The Washington Post - Why my guitar gently weeps

This article is fascinating. It also comes at an interesting time for me since I recently, and for the first time ever, purchased a six string electric guitar.

A few quotes...

The Washington Post - Why my guitar gently weeps:

In the past decade, electric guitar sales have plummeted, from about 1.5 million sold annually to just over 1 million. The two biggest companies, Gibson and Fender, are in debt, and a third, PRS Guitars, had to cut staff and expand production of cheaper guitars. In April, Moody’s downgraded Guitar Center, the largest chain retailer, as it faces $1.6 billion in debt. And at Sweetwater.com, the online retailer, a brand-new, interest-free Fender can be had for as little as $8 a month.

What worries Gruhn is not simply that profits are down. That happens in business. He’s concerned by the “why” behind the sales decline. When he opened his store 46 years ago, everyone wanted to be a guitar god, inspired by the men who roamed the concert stage, including Clapton, Jeff Beck, Jimi Hendrix, Carlos Santana and Jimmy Page. Now those boomers are retiring, downsizing and adjusting to fixed incomes. They’re looking to shed, not add to, their collections, and the younger generation isn’t stepping in to replace them.

Gruhn knows why.

“What we need is guitar heroes,” he says.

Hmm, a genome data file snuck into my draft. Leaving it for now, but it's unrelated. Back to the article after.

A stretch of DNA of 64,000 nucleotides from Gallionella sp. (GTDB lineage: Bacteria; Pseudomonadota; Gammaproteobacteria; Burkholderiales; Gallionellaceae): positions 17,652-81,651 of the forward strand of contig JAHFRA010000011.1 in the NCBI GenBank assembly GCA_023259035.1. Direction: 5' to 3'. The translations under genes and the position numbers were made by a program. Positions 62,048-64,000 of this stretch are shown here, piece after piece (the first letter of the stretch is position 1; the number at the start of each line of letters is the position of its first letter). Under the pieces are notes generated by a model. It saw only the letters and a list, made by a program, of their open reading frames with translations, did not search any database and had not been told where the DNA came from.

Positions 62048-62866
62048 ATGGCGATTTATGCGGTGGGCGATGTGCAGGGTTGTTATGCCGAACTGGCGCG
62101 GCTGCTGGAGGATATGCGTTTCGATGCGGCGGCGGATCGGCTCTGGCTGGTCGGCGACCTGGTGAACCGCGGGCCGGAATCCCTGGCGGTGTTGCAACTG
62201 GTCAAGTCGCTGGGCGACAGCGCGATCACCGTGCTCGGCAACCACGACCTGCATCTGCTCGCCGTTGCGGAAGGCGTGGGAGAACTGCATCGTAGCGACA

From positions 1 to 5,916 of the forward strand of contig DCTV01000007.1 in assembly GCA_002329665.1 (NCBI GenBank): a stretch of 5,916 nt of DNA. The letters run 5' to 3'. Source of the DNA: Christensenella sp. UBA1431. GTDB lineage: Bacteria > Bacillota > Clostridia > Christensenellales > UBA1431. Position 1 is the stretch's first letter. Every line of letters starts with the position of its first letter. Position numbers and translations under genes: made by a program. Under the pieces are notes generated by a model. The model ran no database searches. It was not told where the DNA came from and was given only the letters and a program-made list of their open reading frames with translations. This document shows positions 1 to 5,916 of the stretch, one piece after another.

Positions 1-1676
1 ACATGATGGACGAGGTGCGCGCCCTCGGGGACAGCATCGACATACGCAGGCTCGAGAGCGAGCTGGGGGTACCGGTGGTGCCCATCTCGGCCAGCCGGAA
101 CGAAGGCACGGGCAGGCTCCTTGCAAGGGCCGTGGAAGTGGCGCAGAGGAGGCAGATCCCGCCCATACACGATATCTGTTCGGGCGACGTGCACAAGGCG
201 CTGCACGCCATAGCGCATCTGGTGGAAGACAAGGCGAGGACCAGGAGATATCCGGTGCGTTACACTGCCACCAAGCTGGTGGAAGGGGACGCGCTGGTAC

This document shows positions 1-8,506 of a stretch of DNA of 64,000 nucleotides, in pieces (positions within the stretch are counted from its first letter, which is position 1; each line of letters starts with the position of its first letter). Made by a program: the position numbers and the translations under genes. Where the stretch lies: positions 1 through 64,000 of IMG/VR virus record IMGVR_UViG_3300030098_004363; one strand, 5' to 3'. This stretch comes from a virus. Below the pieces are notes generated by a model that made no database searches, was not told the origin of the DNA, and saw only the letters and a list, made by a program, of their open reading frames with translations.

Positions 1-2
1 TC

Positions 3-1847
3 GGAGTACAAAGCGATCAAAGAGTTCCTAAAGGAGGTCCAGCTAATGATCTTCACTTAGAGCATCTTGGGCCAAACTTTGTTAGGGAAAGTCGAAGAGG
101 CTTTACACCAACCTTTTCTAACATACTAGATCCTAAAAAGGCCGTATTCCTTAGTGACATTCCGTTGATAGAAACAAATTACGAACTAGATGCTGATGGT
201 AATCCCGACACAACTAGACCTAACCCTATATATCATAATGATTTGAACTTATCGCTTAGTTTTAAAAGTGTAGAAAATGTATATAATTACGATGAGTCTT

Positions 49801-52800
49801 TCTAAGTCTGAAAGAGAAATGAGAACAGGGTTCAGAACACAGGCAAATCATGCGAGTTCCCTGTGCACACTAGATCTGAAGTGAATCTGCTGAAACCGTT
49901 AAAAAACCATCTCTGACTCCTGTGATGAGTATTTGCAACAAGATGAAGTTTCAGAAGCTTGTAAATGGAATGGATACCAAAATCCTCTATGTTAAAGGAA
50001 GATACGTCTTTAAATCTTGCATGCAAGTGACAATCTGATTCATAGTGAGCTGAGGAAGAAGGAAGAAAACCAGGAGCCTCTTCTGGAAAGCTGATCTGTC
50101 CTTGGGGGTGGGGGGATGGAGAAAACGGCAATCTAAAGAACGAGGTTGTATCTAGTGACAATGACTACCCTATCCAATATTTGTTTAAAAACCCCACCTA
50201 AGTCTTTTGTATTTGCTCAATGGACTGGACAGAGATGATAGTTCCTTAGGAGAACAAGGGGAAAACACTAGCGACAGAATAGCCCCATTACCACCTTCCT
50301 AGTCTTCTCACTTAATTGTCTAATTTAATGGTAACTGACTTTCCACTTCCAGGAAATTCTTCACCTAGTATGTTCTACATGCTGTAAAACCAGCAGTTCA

...

But there were already hints of the change to come, of the evolutions in music technology that would eventually compete with the guitar. In 1979, Tascam’s Portastudio 144 arrived on the market, allowing anybody with a microphone and a patch cord to record with multiple tracks. (Bruce Springsteen used a Portastudio for 1982’s “Nebraska.”) In 1981, Oberheim introduced the DMX drum machine, revolutionizing hip-hop.

So instead of Hendrix or Santana, Linkin Park’s Brad Delson drew his inspiration from Run-DMC’s “Raising Hell,” the crossover smash released in 1986. Delson, whose band recently landed atop the charts with an album notably light on guitar, doesn’t look at the leap from ax men to DJs as a bad thing.

“Music is music,” he says. “These guys are all musical heroes, whatever cool instrument they play. And today, they’re gravitating toward programming beats on an Ableton. I don’t think that’s any less creative as playing bass. I’m open to the evolution as it unfolds. Musical genius is musical genius. It just takes different forms.”